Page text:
Climate change: Science vs politics
Worldwide, there are protests demanding action on climate change and in New Zealand, the report of our Interim Climate Change Committee is soon to be released. At the same time, there are countries around the world getting “cold feet”.
Stuff reported on 23 March that European Union leaders pushed back a decision on the bloc's long-term efforts to fight climate change, with some countries opposing a pledge to end most emissions of greenhouse gases by 2050. The European Parliament recently voted in favour of raising the targeted emissions cuts to 55 per cent by 2030, but leaders of the bloc's 28 members have so far refrained from following suit. Germany, Poland and the Czech Republic were among those EU nations reluctant to explicitly cite the year 2050 for curbing emissions, according to position papers obtained by The Associated Press.
French President Emmanuel Macron was reported as saying: "Today, we are not giving a clear answer to the commitments we made in Paris in 2015, to the scientific challenges pointed out by the best experts, and to the legitimate impatience that youngsters are expressing in demonstrations every week in our capitals. We will need to wake up, but we have not really seen that yet."
On 26 March, New Zealand’s Parliamentary Commissioner for the Environment, Simon Upton, released his report Farms, forests and fossil fuels: The next great landscape transformation? about taking an alternative “landscape approach” to Aotearoa New Zealand’s long-term climate change targets. His alternative approach is to separate fossil emission from biological emission and push out the time-frame from 2050 to 2075, ostensibly to allow for further technological development. New Zealand’s fatalistic reliance on forests as the solution to our biological emissions is questioned in the report as in essence, forests are not a long-term solution and trees do not take up methane. He notes that managing a long-term problem with a short-term “fix” is risky. He notes that there is a different profile with biological emissions as they are short-term gases, but the key issue here is that we need to reduce the production of these short-term gases. The facts are that the amount of methane produced is directly related to how many animals are eating grass – and of course how much grass they are eating.
My point is, that the answer is long-term land use change that is not exclusively reliant on forests, but which tackles directly the issue of methane and additionally provides healthy food to feed New Zealand – i.e. more horticulture as a mixed farming model. To this end, we have a bid in with Government to fund a programme to map all of New Zealand’s land to identify what horticultural crops - both existing and new - can be grown across the entire country. This will then permit consideration of changing some land used from animal production into plant production as a long-term climate change solution.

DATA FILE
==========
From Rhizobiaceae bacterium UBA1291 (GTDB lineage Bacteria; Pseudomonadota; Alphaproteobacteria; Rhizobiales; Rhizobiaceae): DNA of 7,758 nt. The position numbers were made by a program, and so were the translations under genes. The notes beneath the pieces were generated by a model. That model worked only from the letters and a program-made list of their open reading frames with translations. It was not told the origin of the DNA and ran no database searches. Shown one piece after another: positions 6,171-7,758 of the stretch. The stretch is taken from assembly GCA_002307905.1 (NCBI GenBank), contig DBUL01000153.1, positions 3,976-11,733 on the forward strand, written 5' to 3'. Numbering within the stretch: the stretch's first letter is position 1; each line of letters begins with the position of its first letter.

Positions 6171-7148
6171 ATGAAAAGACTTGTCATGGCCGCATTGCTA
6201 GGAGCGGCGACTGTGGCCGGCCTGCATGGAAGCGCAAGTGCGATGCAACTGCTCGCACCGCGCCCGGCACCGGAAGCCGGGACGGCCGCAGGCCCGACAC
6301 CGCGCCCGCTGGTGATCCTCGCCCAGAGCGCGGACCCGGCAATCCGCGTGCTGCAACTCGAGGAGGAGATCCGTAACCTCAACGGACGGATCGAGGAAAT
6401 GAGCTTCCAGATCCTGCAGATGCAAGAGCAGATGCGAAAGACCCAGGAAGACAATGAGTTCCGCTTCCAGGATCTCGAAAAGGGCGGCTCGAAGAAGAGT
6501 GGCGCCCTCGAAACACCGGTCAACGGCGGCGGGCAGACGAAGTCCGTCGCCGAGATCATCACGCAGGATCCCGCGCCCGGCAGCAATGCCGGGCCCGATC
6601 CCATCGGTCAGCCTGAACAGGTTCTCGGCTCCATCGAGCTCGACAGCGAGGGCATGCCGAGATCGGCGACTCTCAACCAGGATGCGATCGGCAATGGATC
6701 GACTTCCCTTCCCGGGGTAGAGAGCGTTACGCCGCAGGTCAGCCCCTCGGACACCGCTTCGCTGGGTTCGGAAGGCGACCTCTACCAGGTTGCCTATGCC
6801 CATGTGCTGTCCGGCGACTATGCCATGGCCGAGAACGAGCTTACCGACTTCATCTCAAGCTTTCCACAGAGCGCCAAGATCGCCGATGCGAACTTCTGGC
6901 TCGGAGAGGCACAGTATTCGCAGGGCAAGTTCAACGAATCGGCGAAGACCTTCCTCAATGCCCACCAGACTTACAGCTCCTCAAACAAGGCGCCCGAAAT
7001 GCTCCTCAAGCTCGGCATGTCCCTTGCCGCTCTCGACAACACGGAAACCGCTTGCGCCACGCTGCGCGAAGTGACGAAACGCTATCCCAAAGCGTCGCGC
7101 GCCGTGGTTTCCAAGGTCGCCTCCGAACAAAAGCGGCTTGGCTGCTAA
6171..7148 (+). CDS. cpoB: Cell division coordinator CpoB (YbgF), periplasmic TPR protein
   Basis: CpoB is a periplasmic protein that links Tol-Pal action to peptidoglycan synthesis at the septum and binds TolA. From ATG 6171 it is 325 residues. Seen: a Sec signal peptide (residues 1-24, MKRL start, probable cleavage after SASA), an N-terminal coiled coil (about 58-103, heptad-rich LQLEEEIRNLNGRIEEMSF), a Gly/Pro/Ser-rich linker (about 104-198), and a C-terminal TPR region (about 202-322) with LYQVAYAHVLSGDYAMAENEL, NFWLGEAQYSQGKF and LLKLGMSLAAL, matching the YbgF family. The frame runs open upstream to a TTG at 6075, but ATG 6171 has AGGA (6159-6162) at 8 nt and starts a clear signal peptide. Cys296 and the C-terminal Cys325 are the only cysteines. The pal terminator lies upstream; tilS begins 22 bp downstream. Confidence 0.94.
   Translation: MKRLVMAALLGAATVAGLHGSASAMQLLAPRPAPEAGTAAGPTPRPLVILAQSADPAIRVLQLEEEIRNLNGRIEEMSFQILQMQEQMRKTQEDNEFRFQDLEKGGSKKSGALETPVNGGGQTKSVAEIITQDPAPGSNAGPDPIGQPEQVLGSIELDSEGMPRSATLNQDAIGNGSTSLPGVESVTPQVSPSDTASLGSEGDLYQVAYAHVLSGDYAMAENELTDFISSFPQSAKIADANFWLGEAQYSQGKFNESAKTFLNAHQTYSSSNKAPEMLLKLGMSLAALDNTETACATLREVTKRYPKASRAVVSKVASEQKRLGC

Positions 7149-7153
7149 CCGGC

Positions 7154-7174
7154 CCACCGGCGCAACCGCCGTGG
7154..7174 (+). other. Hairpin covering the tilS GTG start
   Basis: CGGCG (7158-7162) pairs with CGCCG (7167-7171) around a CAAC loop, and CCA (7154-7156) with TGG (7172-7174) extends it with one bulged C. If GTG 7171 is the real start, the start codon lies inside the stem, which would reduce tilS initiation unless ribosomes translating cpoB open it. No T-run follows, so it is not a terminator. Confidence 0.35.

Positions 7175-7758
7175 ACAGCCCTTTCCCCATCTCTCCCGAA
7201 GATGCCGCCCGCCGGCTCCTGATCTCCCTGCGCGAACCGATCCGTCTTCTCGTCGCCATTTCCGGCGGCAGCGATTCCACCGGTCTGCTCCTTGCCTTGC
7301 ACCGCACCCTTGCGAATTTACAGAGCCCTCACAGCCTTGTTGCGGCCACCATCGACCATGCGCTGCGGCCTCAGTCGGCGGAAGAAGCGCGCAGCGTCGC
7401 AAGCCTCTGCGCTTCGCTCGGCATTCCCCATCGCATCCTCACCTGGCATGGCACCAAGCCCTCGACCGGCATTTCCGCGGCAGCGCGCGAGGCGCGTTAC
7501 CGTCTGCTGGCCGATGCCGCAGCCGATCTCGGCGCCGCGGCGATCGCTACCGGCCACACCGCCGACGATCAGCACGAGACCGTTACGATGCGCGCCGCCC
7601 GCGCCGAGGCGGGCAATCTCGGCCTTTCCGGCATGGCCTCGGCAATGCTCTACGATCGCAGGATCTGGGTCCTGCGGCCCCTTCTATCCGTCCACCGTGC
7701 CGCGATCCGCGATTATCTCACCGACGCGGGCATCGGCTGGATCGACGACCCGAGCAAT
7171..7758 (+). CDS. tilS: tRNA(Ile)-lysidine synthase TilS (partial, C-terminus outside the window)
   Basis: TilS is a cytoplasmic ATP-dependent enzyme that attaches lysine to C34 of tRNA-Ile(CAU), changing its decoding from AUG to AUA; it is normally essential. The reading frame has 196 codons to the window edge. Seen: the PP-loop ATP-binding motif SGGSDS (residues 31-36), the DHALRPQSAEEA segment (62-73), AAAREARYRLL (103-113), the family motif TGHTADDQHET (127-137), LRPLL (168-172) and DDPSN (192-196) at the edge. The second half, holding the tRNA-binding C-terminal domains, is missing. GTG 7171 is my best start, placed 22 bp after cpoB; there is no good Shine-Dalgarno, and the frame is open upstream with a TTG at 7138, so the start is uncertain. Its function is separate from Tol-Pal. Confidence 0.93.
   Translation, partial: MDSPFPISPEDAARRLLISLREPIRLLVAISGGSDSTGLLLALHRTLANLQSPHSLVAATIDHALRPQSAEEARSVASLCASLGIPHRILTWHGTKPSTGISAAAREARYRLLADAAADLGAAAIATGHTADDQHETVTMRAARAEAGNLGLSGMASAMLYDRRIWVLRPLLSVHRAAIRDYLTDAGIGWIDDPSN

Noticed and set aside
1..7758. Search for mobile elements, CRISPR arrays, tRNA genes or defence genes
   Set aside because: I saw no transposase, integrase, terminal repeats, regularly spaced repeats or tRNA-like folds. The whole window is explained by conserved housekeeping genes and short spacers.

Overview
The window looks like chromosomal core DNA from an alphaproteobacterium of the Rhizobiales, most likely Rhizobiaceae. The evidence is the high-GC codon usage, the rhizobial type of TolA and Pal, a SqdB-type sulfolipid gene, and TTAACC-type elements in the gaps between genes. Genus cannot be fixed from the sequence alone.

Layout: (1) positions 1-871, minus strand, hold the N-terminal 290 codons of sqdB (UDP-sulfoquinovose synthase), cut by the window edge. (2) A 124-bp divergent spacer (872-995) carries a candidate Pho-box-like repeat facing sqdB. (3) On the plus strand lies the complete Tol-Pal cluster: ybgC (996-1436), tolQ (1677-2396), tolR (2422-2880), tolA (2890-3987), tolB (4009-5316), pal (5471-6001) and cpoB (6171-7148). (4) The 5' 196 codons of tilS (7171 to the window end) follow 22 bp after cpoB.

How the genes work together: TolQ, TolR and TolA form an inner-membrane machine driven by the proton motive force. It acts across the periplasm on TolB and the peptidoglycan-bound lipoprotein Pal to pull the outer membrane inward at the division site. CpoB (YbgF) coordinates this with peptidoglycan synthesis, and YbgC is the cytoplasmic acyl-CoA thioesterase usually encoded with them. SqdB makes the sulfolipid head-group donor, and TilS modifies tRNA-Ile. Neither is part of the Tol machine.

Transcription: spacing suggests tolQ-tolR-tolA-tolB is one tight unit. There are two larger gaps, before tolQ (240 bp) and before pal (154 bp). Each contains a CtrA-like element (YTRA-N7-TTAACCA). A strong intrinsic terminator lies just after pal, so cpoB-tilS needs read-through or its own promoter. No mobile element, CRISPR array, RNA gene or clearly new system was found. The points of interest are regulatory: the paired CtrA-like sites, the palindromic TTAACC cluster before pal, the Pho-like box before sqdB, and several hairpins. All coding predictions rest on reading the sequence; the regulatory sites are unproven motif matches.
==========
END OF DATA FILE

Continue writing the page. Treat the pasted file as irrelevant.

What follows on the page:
The Minister for Climate Change, James Shaw, in his reported comments notes that Simon Upton has provided a thought-provoking document that questions some of the fundamental design principles of the New Zealand Emissions Trading Scheme (NZ ETS). Minister Shaw further stated that the Government is committed to retaining the use of forestry off-sets for carbon dioxide and other greenhouse gases emissions. He said the priority must be actual gross reductions in emissions. In other words, long term solutions.
So, the question needs to be asked: is it sensible to pursue a short-term solution that will ultimately see New Zealand not reach its ETS targets? Should we adopt long-term solutions, adopt Commissioner Upton’s suggestions of separating fossil emission from biological emission, adopt a time-frame that will permit long term land-use change and allow technology the opportunity to also develop solutions? One compelling reason for such an approach is that through our climate change adaption, we will need considerable finance to achieve it given that the way in which New Zealand earns the majority of its income is from our primary and tourism sectors, basically, our rural environment.
I do not however agree with Commissioner Upton’s focus on forests, when forests are not the long-term solution. At best forests can be used as the first step in a two-step process to long-term land use change, so that New Zealand can sustainably reach and maintain its ETS targets. Therefore, I believe that a science and fact based, long-term approach, is the only option and that political considerations need to give way to pragmatic, financially viable answers.
- Mike Chapman, CEO